According to “Rabochy Put”, in January the price of medicines increased by 20-25 percent.But, judging by the opinion of experts, in the near future the rise in price will be up to 70 percent. Smolensk pharmacists believe that prices for vital and essential medicines of domestic production will rise by no more than a percentage of inflation. And the cost of imported goods is strictly fixed in rubles in 2010, and only the Government of the Russian Federation can revise it. By the way, there are already 608 items on the VED list itself. It is clear that the cost of pills and injections is growing due to the exchange rate. Indeed, as experts note, many domestic drugs are made from imported components.And, as reported by the federal media, work is underway to replace them with Russian ones. Domestic technologies have already been developed for obtaining 10 substances for medicines. Head of the Department of Economic Development, Investments, Foreign Economic Activity and Entrepreneurship of the Smolensk Region, Viktor Kozhevnikov, in an interview with Rabochy Put, encourages Smolensk: “ We constantly monitor the prices of medicines included in the VED list. The rest of the segment is subject only to market regulation.I would like to note that pharmacies in Smolensk, due to their large number and the prevailing tough competition, as a rule, do not apply maximum markups. People living in small settlements, where there is one pharmacy per regional center and adjacent villages, were especially vulnerable in terms of the rise in prices for pharmaceuticals. This is where prices should not be dictated. To do this, we go to places with scheduled and, according to applications from the field, unscheduled inspections. I think that vital drugs will not rise in price by more than the inflation rate of ”.But what about those resin people whose medicinal preferences are not included in the “lucky” list? Heart patients and chronic patients with other diagnoses will probably have to switch from European medicines to the cheapest Indian or Russian counterparts: Nurofen – Ibuprofen; Mezim – Pancreatin; No-shpa – Drotaverina hydrochloride; Panadol – Paracetamol; Belosalik – Akriderm SK; Bepanten – Dexpanthenol; Betaserk – Betagistin; Bystrumgel – Ketoprofen; Voltaren – Diclofenac; Gastrozole – Omeprazole; Detralex – Venarus; Dlyanos – Rinostop; Zantac – Ranitidine; Zyrtek – Cetirinax; Zovirax – Acyclovir; Immunal – Echinacea extract; Imodium – Loperamide; Iodomarin – Potassium iodide; Cavinton – Vinpocetine; Claritin – Lorahexal; Lazolvan – Ambroxol; Lamisil – Terbinafine; Lomilan – Loragexal; Midriacil – Tropicamide; Miramistin – Chlorhexidine; Movalis – Meloxicam; Neuromultivitis – Pentovit; Normodipine – Amlodipine; Omez – Omeprazole; Panangin – Asparkam; Pantogam – Pantocalcin; Rinonorm – Rinostop; Trental – Pentoxifylline; Troxevasin – Troxerutin; Ultop – Omeprazole; Fastum gel – Ketoprofen; Furamag – Furagin; Enap – Enalapril; Ersefuril – Furazolidone.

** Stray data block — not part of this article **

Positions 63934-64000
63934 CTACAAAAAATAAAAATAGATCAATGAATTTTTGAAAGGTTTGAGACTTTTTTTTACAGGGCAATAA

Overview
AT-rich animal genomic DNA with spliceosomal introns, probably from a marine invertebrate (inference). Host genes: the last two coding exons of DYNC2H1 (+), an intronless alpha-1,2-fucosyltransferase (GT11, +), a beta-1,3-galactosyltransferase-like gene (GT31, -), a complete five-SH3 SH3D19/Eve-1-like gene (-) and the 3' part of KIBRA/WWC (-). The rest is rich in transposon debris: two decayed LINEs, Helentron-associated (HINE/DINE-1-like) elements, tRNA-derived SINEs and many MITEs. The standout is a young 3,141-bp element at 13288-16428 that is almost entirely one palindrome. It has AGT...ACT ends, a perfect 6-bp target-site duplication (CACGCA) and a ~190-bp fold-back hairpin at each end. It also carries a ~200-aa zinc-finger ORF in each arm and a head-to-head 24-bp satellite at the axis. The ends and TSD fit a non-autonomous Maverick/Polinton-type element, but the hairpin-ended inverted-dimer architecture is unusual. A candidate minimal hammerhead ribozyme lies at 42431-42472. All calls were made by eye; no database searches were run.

48 pairs of drugs with the same composition, but different prices

1. Nurofen (120 rubles) = Ibuprofen (10 rubles)
2. Mezim (300 rubles) = Pancreatin (30 rubles)
3. No-spa (150 rubles) = Drotaverine hydrochloride (30 rubles)
4. Panadol (50 rubles) = Paracetamol (5 rubles)
5. Belosalik (380 rubles) = Akriderm SK (40 rubles)
6. Bepanten (250 rubles) = Dexpanthenol (100 rubles)
7. Betaserc (600 rubles) = Betahistin ( 250 rubles)
8. Bystrumgel (180 rubles) = Ketoprofen (60 rubles)
9. Voltaren (300 rubles) = Diclofenac (40 rubles)
10.Gastrozole (120 rubles) = Omeprazole (50 rubles)
11. Detralex (580 rubles) = Venarus (300 rubles)
12. Diflucan (400 rubles) = Fluconazole (30 rubles)
13. Fornos (100 rubles) = Rinostop (30 rubles)
14. Zantac ( 280 rubles) = Ranitidine (30 rubles)
15. Zirtec (220 rubles) = Cetirinax (80 rubles)